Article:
by Shannon Browning-Mullis, Curator of History and Decorative Arts
There is a text panel in the Orientation Gallery at the Owens-Thomas House & Slave Quarters that reads, “Words have Power. They express meanings, ideas, and relationships. They impact how we relate to the past and one another. As we share this history, we strive to use words that are empathetic to those whose history has been marginalized. For example, we use phrases like enslaved woman, rather than slave. The noun slave implies that she was, at her core, a slave. The adjective enslaved reveals that though in bondage, bondage was not her core existence. Furthermore, she was enslaved by the actions of another. Therefore, we use terms like enslaver, rather than master, to indicate one’s effort to exert power over another. You may hear other phrases like slave labor camp or escapee, rather than plantation or runaway. These reinforce the idea of people’s humanity rather than the conditions forced upon them.”
Why, then, does the sign in front of the building where enslaved people slept still say, “Slave Quarters”? Well, as the panel says, words really do have power, so we’ve debated this one at length. It is important to acknowledge humanity where it exists, assign agency when it was present, and keep language useable and understandable. At the end of the day, the correct terminology would probably be “living quarters for the enslaved people,” but that is quite a mouthful. In this same vein, I am most comfortable using the phrase “enslaved or free people of African descent” rather than “enslaved or free African Americans,” because to call a person American implies citizenship and its corresponding rights, which people of African descent did not have during the period of enslavement. Unfortunately, this phrase is also rather unwieldy.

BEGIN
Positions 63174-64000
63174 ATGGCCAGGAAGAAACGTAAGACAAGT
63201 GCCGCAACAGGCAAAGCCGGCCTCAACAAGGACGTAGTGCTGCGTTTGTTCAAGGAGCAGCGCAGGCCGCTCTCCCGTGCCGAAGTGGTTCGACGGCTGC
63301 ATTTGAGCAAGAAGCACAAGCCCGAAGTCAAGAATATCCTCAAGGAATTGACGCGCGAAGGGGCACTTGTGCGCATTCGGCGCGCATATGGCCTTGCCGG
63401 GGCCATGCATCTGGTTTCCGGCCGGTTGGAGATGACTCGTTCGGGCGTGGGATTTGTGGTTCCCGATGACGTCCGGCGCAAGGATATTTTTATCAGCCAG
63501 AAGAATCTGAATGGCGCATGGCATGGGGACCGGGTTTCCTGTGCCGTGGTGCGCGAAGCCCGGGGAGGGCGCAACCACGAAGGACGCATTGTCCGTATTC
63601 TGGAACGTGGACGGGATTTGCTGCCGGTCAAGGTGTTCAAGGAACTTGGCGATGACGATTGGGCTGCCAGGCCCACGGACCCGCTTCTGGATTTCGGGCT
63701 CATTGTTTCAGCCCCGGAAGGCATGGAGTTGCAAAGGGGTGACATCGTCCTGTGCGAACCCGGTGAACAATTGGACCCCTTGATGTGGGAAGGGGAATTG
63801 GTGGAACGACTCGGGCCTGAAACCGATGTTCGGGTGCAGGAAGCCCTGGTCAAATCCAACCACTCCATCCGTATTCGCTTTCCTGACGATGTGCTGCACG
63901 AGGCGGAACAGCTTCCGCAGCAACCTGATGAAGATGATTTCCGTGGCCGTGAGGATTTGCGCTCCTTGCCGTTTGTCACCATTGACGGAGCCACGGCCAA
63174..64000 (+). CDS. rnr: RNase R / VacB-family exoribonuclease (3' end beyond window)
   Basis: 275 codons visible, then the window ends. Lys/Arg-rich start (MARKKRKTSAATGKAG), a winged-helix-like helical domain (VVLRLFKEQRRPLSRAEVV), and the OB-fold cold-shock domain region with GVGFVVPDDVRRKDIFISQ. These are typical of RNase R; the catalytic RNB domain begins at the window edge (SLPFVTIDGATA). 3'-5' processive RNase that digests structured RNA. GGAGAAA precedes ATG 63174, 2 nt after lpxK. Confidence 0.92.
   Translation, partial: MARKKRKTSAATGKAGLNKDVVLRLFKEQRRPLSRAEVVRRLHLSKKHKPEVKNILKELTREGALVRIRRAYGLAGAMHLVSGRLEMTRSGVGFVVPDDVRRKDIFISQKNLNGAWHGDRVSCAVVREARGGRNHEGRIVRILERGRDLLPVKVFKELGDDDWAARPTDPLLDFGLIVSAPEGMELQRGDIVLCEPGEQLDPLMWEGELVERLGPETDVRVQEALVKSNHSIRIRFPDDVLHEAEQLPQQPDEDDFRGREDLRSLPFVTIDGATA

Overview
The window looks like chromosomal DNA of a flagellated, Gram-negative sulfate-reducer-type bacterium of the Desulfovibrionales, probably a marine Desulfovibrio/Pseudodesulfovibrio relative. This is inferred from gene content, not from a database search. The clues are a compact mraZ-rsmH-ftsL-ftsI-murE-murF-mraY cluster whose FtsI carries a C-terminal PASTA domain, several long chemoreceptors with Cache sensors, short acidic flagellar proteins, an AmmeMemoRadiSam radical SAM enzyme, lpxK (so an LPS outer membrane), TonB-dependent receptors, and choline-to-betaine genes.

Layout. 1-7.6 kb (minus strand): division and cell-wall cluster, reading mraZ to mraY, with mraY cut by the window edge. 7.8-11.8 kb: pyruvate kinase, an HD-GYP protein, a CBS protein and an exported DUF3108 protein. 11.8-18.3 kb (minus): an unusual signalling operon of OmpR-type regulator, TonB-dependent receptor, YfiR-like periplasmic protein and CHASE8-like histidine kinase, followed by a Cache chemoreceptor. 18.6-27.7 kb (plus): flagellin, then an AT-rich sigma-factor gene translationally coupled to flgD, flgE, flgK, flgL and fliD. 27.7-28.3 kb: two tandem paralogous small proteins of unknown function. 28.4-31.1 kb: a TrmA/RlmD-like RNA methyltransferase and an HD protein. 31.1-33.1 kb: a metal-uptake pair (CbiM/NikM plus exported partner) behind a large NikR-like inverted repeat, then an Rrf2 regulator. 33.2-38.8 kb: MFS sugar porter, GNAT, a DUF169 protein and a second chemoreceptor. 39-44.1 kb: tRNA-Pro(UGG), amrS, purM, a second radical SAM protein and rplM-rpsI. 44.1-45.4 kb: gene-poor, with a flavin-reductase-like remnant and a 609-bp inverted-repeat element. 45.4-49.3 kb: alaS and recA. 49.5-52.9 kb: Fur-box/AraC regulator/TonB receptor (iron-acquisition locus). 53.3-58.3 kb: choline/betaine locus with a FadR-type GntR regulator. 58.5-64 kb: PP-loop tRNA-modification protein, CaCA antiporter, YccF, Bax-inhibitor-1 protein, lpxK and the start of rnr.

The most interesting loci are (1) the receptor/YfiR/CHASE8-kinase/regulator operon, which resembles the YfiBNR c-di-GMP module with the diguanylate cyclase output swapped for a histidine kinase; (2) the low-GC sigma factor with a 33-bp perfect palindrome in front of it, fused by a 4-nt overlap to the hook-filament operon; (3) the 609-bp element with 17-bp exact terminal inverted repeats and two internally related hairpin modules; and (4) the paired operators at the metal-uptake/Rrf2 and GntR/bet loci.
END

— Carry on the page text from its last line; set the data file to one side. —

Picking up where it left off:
At the end of the day, I suppose that the most important factor is that the quarters themselves were not enslaved. They were living quarters for people in a condition of enslavement, who were at the time referred to as slaves. In the same vein, we don’t say the “enslaved trade,” because the trade of people and goods across the Atlantic was not enslaved. It was the transfer of people who had been enslaved.
Complicated, I know. The most important thing to remember when you talk about language is not the specific word you use, but rather that you have carefully and thoughtfully chosen that word to be as precise and humanizing as possible. Language evolves. We constantly shift the way we talk about particular topics. Through that evolution, our motivation remains constant: to examine the past and the people who lived through it honestly and with all the integrity we can muster.